UC Berkeley Library

Documentary Celebrations of the City

The City (UK, 1939)

Producer, Alberto Cavalcanti; director, Ralph Elton Shows the growth and development of London, and how the Post Office helped ease congestion with its own underground railway. 19 min.

The Solitary Life of Cranes

Part city symphony, part visual poem, explores the invisible life of a city, its patterns and hidden secrets, as seen through the eyes of crane drivers working high above its streets. Within the loose structure of a day, starting with the drivers climbing up at dawn and ending with them coming down after a nightshift, the film observes the city as it awakens with a bustle of activity, through the lull of midday and the manic rush in the evening, until it calms down again deep into the night.

Tokyo-ga (USA | West Germany, 1985)

Directed by Wim Wenders. On the streets of Tokyo, through film clips and interviews with some of Yasujiro Ozu's legendary collaborators, Wim Wenders explores the world of Ozu and ponders the nature of images in this "film diary." 92 min. ; Credits and other information from the Internet Movie Database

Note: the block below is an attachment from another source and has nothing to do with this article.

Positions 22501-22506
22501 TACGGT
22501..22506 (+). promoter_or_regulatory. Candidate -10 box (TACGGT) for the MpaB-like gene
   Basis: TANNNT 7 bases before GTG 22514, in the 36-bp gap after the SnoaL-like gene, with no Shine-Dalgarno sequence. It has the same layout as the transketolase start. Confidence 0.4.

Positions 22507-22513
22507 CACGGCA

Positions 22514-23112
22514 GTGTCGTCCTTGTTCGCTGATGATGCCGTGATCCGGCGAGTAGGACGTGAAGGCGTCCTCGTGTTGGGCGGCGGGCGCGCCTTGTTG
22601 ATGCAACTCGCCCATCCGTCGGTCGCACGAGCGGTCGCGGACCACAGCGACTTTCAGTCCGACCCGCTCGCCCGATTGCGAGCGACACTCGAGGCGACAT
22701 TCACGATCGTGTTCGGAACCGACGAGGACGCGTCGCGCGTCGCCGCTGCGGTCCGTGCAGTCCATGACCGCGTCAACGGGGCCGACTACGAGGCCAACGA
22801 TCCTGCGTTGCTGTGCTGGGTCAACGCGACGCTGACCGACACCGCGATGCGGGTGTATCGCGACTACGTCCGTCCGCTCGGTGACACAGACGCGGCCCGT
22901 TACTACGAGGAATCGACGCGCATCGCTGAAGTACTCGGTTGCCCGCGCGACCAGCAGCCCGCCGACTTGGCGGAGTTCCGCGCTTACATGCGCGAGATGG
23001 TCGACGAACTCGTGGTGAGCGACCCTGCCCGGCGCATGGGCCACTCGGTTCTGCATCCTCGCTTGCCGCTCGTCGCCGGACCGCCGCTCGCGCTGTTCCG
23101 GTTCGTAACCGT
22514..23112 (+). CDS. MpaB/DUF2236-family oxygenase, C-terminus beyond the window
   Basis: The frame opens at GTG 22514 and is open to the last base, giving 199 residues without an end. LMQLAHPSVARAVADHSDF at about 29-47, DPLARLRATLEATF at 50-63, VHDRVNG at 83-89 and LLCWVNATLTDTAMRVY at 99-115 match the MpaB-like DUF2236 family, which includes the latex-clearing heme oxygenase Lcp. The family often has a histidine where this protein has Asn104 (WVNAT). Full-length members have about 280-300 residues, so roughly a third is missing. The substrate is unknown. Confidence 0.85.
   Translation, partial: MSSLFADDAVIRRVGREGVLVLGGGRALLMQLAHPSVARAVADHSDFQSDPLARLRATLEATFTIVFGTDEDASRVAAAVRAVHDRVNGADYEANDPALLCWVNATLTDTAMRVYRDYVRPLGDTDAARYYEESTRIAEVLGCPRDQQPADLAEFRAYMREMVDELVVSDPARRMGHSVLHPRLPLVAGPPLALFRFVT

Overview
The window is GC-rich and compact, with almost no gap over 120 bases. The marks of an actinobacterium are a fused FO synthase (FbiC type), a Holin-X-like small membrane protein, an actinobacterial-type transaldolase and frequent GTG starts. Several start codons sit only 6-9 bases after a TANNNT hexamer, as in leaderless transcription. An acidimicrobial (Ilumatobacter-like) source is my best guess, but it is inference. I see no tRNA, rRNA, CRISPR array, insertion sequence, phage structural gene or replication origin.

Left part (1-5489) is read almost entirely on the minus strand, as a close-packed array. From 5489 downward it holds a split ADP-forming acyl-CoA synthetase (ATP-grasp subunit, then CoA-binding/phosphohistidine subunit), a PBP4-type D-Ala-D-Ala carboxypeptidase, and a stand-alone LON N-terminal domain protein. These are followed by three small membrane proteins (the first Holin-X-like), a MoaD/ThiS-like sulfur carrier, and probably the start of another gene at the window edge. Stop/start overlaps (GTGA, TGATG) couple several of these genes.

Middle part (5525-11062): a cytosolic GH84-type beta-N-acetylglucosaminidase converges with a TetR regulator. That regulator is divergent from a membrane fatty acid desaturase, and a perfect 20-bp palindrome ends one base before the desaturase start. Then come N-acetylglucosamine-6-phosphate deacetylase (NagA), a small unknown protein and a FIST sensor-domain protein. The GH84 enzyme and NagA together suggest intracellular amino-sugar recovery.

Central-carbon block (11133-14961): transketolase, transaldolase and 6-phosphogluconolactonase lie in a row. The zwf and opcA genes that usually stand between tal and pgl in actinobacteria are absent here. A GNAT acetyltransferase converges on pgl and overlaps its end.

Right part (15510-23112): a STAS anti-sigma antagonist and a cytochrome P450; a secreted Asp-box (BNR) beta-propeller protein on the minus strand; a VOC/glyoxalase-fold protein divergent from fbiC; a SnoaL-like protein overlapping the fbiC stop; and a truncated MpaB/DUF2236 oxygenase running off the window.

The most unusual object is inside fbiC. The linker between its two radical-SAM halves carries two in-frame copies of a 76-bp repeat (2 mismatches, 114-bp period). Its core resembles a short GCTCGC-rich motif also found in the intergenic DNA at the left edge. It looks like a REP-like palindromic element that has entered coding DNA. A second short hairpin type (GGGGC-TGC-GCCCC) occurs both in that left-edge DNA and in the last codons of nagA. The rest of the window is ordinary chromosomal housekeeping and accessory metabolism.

Urban Visions

11 short films from London, Paris, New York, Helsinki, Milan and elsewhere, presenting different visions of urban life as art, fiction, and social commentary. These films will take you, beyond borders, to discover urban subcultures under a new light. Urban Visons includes both the extraordinary as well as the perfectly ordinary. It's about everyday life, real and unreal, as seen through the eyes of independent and cutting-edge film-makers with a dedication to form, rhythm, and color.

Waverley Steps (UK, 1948)

Directed by John Eldridge. Like Walther Ruttmann's Berlin Symphony of a Great City (which it quotes in its opening shots), Waverley steps is an ode to the spirit of a city--in this case, Edinburgh. "It touces on such themes as life and death, romance and divorce, work and entertainment, which were staples of the city symphony genre. It's highly controlled and polished cinematography, as well as its carefully arranged and acted vignettes, pull this film away from the genre's documentary impulse. 31 min.

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